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The Kroger supermarket chain has agreed to a settlement of $180,000 after two Christians who worked at a store in Conway, Arkansas claimed they were fired for religious discrimination after refusing to wear a work uniform with a pro-LGBTQ symbol on it… even though the company insists the symbol had absolutely nothing to do with LGBTQ anything.

It was just a multi-colored heart symbolizing their corporate values.

The facts don’t matter, though, because the Christians in question, Trudy Rickerd and Brenda Lawson, claim (wrongly) that they were being told to support LGBTQ rights (which they were not).

The lawsuit was filed in 2020 with the help of the U.S. Equal Employment Opportunity Commission. It said that, beginning in April of 2019, employees at a Kroger in Conway were told to wear an apron that included this rainbow heart in the corner:

That’s not a rainbow flag. That’s not even a damn rainbow. That’s just a heart in multiple colors.

Kroger was very clear about the origin and meaning of that symbol:

Dating back to 2012, Kroger had been conducting market research to figure out how to better connect on an emotional level with its customers, according to court documents. By June 2018, Kroger had developed what the company called “Our Promise,” a customer service campaign based on four commitments, including to “improve every day” and to create a “friendly and caring environment,” according to a filing that includes facts generally agreed upon by the two parties.

To represent the four commitments, the company developed a heart-shaped logo with four different colors. That logo was placed on the new uniforms that were rolled out that year, but didn’t make it to the company’s Delta Division, which includes the Conway store, until 2019, according to court documents.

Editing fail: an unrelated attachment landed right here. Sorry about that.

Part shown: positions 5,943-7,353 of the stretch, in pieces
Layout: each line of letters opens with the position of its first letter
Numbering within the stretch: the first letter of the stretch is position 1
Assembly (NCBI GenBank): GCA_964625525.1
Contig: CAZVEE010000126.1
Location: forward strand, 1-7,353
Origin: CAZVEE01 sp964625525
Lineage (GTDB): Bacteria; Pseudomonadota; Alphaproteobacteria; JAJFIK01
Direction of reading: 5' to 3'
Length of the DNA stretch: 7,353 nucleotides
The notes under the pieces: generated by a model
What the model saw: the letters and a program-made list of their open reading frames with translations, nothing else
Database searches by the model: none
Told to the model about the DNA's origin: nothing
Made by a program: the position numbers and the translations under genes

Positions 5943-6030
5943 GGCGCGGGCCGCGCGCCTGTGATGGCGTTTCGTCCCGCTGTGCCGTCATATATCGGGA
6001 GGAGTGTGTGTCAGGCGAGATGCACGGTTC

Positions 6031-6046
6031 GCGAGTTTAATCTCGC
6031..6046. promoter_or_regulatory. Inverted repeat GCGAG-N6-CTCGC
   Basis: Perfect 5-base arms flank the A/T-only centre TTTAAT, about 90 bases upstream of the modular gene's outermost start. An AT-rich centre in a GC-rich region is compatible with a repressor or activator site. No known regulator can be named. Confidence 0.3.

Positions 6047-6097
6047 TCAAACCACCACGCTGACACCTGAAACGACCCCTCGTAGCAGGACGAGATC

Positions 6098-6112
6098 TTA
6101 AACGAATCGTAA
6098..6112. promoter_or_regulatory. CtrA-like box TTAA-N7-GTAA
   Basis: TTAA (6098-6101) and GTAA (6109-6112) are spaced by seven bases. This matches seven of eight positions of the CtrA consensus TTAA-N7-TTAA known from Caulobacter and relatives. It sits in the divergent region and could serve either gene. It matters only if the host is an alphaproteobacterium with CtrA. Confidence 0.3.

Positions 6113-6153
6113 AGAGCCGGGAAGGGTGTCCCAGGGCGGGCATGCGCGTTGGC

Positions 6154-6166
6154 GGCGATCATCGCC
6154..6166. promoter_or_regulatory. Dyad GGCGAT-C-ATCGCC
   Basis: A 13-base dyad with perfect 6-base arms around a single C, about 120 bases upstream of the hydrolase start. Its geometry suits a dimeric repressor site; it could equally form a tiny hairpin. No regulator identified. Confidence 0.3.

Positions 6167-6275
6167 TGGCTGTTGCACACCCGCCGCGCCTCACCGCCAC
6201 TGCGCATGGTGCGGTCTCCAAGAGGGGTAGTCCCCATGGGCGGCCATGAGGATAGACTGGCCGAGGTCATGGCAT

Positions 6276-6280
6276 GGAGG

In other words, it was a perfectly non-controversial image that had nothing to do with sexuality.

Still, Lawson refused to wear it because she (wrongly) believed that this was an “endorsement of the LGBTQ community.” She asked if she could cover up the image with a name tag or not wear it at all, and her boss said no. She was eventually fired for violating their dress code.

Importantly, the lawsuit says other employees who covered up the heart with a name tag or just didn’t wear the apron were not punished. Lawson said she was punished because she requested a religious accommodation.

Rickerd’s case isn’t any different. She offered to wear a different apron at her own expense because she (wrongly) believed she was being asked to support LGBTQ people, but her boss said no and later fired her for violating the dress code, even though other employees who violated those rules but didn’t ask for a religious exemption weren’t punished at all.

Last week, rather than take this case to trial, the two sides settled the case: Kroger would agree to reasonable religious accommodations to their dress code, add a policy about that to their training for employees, and pay a fine of $180,000 that includes over $70,000 in back pay for each of the women to make up for the past two years when they were not working. In return, Kroger doesn’t have to admit to violating any law. Financially, this won’t affect the company one bit.

But let’s not pretend this is a victory against religious discrimination. This is the end result of two Christian bigots who insist that a symbol with multiple colors on it is inherently demanding their support for LGBTQ people. While companies should absolutely offer reasonable religious accommodations to employees, this is an unreasonable religious request. It opens the door to employees complaining that anything they don’t like is a violation of their faith no matter how irrational their logic is.

It’s the same broken-brain “everything is religious persecution” mentality that was used to fight COVID restrictions that applied to all people, putting entire communities in danger. Even today, it’s that mentality that’s being used to censor perfectly fine books in public school districts. Conservative Christians think everything is about them, and everything should be about them, and any reference to ideas they disagree with are inherently anti-Christian.

It’s the sort of arrogance we should expect from people who think their God created the entire universe yet has a personal stake in their individual lives.

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Hemant Mehta is the founder of, a YouTube creator, podcast co-host, and author of multiple books about atheism. He can be reached at @HemantMehta.